Where The Dead Men Lie
Out on the wastes of the Never Never -
That's where the dead men lie!
There where the heat-waves dance forever -
That's where the dead men lie!
That's where the Earth's loved sons are keeping
Endless tryst: not the west wind sweeping
Feverish pinions can wake their sleeping -
Out where the dead men lie!
Where brown Summer and Death have mated -
That's where the dead men lie!
Loving with fiery lust unsated -
That's where the dead men lie!
Out where the grinning skulls bleach whitely
Under the saltbush sparkling brightly;
Out where the wild dogs chorus nightly -
That's where the dead men lie!
Deep in the yellow, flowing river -
That's where the dead men lie!
Under the banks where the shadows quiver -
That's where the dead men he!
Where the platypus twists and doubles,
Leaving a train of tiny bubbles.
Rid at last of their earthly troubles -
That's where the dead men lie!
East and backward pale faces turning -
That's how the dead men lie!
Gaunt arms stretched with a voiceless yearning -
That's how the dead men lie!
Oft in the fragrant hush of nooning
Hearing again their mother's crooning,
Wrapt for aye in a dreamful swooning -
That's how the dead men lie!
Only the hand of Night can free them -
That's when the dead men fly!
Only the frightened cattle see them -
See the dead men go by!
Cloven hoofs beating out one measure,
Bidding the stockmen know no leisure -
That's when the dead men take their pleasure!
That's when the dead men fly!
Ask, too, the never-sleeping drover:
He sees the dead pass by;
Hearing them call to their friends - the plover,
Hearing the dead men cry;
Seeing their faces stealing, stealing,
Hearing their laughter, pealing, pealing,
Watching their grey forms wheeling, wheeling
Round where the cattle lie!
Strangled by thirst and fierce privation -
That's how the dead men die!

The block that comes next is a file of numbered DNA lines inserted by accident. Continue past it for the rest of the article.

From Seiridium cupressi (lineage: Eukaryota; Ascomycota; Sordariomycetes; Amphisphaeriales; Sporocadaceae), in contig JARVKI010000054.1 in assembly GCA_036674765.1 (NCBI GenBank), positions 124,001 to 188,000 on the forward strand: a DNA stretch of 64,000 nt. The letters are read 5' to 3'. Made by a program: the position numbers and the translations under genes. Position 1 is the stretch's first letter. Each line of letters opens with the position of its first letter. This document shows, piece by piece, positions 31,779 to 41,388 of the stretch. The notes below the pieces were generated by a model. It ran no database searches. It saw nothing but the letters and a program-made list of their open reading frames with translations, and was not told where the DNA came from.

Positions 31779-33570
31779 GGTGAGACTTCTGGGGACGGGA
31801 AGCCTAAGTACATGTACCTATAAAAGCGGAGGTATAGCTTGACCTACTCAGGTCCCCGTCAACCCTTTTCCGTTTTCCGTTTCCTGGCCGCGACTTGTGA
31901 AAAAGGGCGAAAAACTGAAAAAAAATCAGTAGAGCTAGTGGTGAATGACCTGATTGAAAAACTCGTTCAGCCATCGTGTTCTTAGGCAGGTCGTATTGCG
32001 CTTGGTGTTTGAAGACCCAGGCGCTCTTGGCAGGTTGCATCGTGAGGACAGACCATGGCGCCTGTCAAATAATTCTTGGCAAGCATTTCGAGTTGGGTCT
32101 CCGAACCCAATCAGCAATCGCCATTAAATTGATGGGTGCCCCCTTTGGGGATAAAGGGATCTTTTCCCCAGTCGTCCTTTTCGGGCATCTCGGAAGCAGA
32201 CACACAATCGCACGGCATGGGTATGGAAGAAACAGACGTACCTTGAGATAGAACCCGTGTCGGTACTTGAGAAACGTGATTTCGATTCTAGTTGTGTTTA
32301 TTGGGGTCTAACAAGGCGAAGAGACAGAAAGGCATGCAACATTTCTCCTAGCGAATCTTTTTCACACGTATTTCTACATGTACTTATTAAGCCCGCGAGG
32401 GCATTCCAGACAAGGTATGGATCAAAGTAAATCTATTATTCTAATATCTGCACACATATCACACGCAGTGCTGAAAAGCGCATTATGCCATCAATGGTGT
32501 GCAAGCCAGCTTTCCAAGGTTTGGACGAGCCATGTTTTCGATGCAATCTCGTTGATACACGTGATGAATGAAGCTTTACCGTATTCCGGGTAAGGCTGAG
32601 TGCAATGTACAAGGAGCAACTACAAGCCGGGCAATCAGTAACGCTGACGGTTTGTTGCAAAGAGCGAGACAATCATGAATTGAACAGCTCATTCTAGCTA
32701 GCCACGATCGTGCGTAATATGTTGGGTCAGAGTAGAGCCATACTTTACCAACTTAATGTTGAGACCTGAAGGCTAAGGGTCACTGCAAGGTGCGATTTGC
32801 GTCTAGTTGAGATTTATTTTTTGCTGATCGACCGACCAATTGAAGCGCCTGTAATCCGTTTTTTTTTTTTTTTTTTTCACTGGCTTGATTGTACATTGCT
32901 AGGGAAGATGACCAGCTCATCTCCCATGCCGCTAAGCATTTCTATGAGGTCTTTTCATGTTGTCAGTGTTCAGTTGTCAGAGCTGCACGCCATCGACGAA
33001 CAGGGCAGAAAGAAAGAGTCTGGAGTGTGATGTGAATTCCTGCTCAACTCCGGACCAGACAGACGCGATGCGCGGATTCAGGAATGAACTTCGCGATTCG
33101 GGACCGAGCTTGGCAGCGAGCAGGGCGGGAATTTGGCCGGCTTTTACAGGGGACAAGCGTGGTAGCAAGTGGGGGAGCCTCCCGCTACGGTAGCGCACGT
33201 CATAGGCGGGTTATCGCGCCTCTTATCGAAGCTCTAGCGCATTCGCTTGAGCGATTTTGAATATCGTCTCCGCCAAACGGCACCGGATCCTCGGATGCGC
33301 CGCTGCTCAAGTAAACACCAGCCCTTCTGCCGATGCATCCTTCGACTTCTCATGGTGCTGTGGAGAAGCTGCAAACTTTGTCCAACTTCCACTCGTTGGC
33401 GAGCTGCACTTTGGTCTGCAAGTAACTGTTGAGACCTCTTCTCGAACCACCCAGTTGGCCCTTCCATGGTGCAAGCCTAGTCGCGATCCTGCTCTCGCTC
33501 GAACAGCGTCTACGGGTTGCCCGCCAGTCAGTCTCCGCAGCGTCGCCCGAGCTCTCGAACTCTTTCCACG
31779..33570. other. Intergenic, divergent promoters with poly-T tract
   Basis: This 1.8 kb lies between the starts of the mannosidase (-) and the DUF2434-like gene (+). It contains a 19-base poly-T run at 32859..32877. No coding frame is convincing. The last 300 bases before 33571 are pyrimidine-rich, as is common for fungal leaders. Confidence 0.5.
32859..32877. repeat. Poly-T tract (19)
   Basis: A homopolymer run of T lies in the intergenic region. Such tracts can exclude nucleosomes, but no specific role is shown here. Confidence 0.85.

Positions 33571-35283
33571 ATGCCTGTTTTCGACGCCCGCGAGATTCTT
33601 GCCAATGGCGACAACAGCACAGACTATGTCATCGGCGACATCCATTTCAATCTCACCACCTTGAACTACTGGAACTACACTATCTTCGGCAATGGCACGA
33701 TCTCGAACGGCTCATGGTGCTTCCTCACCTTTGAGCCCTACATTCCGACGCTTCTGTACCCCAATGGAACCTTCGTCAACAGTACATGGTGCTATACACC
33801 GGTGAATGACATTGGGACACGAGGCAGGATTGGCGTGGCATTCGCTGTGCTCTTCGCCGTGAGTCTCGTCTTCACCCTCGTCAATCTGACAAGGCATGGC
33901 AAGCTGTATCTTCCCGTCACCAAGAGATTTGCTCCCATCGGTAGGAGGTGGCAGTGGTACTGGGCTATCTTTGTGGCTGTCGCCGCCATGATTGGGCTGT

Out on Moncygrub's farthest station -
That's how the dead men die!
Hard-faced greybeards, youngsters caflow;
Some mounds cared for, some left fallow;
Some deep down, yet others shallow.
Some having but the sky.
Moncygrub, as he sips his claret,
Looks with complacent eye
Down at his watch-chain, eighteen carat -
There, in his club, hard by:
Recks not that every link is stamped with
Names of the men whose limbs are cramped with
Too long lying in grave-mould, cramped with
Death where the dead men lie.
There came a lonely Briton to the town,
A solitary Briton with a mission,
He’d vowed a vow to put all “shouting” down,
To relegate it to a low position.
Transcendently Britannic in his dress,
His manners were polite, and slightly formal;
And—this I mention with extreme distress—
His “put away” for liquid was abnormal.
He viewed this “shouting” mania with disgust,
As being generosity perverted,
When any of the “boys” went on the bust
He strove his best that they might be converted.
He wouldn’t take a liquor with a man,
Not if he was to be hanged, drawn, and quartered,
And yet, he drank—construe it as you can—
Unsweetened gin, most moderately watered.
And when the atmosphere was in a whirl,
And language metaphorical ran riot,
He’d calmly tender sixpence to the girl,
And drink his poison—solus—nice and quiet.
Whenever he was asked to breast the bar
He’d answer, with a touch of condescension:
“I much regret to disoblige so far
As to decline your delicate attention.
“That drink’s a curse that hangeth like a leech—
A sad but most indubitable fact is,
Mankind was meant to drink alone, I preach,
And what I preach invariably practise.
“I never pay for others, nor do I
Take drink from them, and never, never would, sir—
One man, one liquor! though I have to die
A martyr to my faith—that’s Jimmy Wood, sir.
“My friend, ’tis not a bit of use to raise
A hurricane of bluster and of banter:
I preach my humble gospel in the phrase,
Similia similibus curantur;
“Which means: by drinking how and when I like,
And sticking to the one unsweetened sample,
I hope in course of time that it will strike
All men to follow up my good example.”
In course of time it struck all men that Jim
Was fast developing into a soaker—
The breath of palsy on his every limb,
A bleary face touched up with crimson ochre.
Yet firmly stood he by the sinking ship,
Went down at last with all his colours flying;
No hand but his raised tumbler to his lip,
What time J. Woods, the Martyr, lay a-dying.
Misunderstood reformer! gallant heart!